This can be read as a dativus auctoris. It should then be translated thus:
lest he should be suspected by his mistress / be suspect to his mistress
Common in gerundive constructions (hostis nobis vincendus est), the dativus auctoris is also occasionally used with other passive verbs; it is then most common with past participles (mihi cognitum est: "it is known by me" or "it is known to me"). It indicates the person by whom something is done. Especially with verbs expressing a judgement, it is somewhat similar to the ordinary dative of videtur mihi "it seems to me" etc. Lewis & Short say the verb suspectaretur in this particular quotation is passive, i.e. not from the deponent verb suspector.
According to Kühner–Stegmann¹, this dativus auctoris was only used in the perfect and with a personal pronoun in older Latin (pace their own Accius example, see below); but Cicero and various later authors used it with other passive forms and substantive nouns, too. K.–S. also mention Tacitus specifically.
In poetry, it is (especially) used by the Augustan poets, even non metri causa. They say the construction is originally Latin, but was extended under Greek influence (after all, the agent in a passive construction is normally expressed by a dative in Greek).
Here follow a few examples taken from K.–S. and Gildersleeve:
Accius, Tragoediae 284:
Ergo me Argos referam, nam hic sum gnobilis
ne cui cognoscar noto.
"Then I will go back to Argos, for here I am notable, lest I be recognised by someone I know."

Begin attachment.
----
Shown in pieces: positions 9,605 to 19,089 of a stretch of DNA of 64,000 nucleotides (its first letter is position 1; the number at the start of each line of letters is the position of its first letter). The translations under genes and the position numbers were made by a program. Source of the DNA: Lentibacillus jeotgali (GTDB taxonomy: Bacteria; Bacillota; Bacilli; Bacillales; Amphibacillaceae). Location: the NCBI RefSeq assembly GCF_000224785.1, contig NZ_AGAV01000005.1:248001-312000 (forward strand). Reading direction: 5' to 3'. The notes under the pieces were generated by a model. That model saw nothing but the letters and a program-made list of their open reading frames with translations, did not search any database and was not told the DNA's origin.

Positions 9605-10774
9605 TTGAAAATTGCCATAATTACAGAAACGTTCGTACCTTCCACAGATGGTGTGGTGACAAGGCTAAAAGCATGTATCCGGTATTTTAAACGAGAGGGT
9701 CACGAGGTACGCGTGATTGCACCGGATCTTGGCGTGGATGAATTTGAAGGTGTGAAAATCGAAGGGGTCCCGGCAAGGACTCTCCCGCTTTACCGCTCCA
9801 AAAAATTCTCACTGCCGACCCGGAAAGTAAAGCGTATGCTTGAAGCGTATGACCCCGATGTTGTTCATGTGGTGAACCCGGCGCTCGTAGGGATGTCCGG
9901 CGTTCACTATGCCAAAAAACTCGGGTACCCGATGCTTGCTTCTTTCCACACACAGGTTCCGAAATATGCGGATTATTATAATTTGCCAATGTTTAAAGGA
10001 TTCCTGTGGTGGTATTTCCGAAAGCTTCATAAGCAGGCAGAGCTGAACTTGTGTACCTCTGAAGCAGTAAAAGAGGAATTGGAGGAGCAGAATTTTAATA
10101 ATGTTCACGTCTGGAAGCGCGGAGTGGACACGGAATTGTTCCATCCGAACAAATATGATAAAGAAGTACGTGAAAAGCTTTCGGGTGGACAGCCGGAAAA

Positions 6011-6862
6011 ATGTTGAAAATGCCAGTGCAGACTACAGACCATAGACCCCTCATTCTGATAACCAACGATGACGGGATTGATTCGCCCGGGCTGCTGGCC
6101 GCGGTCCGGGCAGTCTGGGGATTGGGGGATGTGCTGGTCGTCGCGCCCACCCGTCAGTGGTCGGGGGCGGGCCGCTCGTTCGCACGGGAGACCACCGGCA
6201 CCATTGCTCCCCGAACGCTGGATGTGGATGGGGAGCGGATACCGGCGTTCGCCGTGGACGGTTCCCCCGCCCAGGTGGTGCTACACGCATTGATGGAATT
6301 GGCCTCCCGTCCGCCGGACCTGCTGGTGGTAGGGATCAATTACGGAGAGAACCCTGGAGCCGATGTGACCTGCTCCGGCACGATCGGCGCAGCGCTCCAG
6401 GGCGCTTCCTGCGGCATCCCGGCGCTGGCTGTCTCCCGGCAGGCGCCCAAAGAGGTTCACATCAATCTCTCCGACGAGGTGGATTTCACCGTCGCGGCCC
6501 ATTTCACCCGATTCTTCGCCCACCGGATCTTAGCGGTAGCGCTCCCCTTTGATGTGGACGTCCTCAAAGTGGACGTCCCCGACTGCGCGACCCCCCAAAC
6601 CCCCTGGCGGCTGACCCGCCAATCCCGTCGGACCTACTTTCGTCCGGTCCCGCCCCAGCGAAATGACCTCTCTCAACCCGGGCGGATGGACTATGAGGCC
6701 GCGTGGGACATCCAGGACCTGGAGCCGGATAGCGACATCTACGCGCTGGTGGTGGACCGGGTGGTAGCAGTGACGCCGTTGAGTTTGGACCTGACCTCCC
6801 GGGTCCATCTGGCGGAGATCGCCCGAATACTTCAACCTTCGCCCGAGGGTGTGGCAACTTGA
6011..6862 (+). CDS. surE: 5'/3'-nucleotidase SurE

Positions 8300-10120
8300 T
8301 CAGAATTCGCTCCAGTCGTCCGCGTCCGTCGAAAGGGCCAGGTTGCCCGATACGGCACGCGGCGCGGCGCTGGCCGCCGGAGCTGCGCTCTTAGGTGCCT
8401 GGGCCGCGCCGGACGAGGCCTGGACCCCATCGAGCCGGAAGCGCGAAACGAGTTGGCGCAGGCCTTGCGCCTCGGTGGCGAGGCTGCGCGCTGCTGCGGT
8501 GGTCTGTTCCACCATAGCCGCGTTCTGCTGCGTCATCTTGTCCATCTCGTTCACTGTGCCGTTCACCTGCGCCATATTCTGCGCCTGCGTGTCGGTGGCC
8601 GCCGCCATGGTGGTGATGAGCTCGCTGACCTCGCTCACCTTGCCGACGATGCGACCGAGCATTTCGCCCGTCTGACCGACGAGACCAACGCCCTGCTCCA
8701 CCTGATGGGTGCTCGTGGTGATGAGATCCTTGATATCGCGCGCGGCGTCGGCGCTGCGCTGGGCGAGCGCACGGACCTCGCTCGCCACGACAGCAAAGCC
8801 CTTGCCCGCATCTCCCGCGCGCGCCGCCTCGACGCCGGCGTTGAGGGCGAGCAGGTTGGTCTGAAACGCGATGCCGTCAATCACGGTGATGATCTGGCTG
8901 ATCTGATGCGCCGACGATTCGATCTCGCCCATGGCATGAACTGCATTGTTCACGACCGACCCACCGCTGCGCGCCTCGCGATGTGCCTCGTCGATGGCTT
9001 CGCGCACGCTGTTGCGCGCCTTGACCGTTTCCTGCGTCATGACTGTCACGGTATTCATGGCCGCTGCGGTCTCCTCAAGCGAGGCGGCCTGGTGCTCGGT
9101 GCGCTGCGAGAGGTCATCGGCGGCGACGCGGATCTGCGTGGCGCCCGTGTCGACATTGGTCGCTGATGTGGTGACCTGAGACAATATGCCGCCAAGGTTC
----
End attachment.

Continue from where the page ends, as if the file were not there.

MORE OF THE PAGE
Cicero, Tusculanae Disputationes 5.68.4:
"Sumatur...nobis quidam praestans vir..."
"Let us assume an excellent man..."
Tacitus, Annales 2.50.13:
... ut exemplo maiorum propinquis suis ultra ducentesimum lapidem removeretur suasit.
" ...he suggested that, according to ancient custom, she should be removed by her next of kin beyond the two-hundredth milestone."
Tacitus, Annales 12.1.1:
Aelia Paetina...Narcisso fovebatur.
"Aelia Paetina was favoured by Narcissus."
The past participle or adjective suspectus is often used with a dative, which may also have influenced Tacitus to use the dativus auctoris with a passive imperfect (as in the quotation in question). Two examples with suspectus:
Sallustius, Bellum Iugurthinum 70.1.1:
Bomilcar...suspectus regi et ipse eum suspiciens novas res cupere...
"Bomilcar, suspected by the King [or: suspect to the King], and himself suspecting the King, desired a change of power..."
Tacitus, Annales 14.44.10:
Suspecta maioribus nostris fuerunt ingenia servorum...
"To our ancestors, the temper of their slaves was suspect..."
¹) Satzlehre vol. I (1912), §76 8d, p. 324: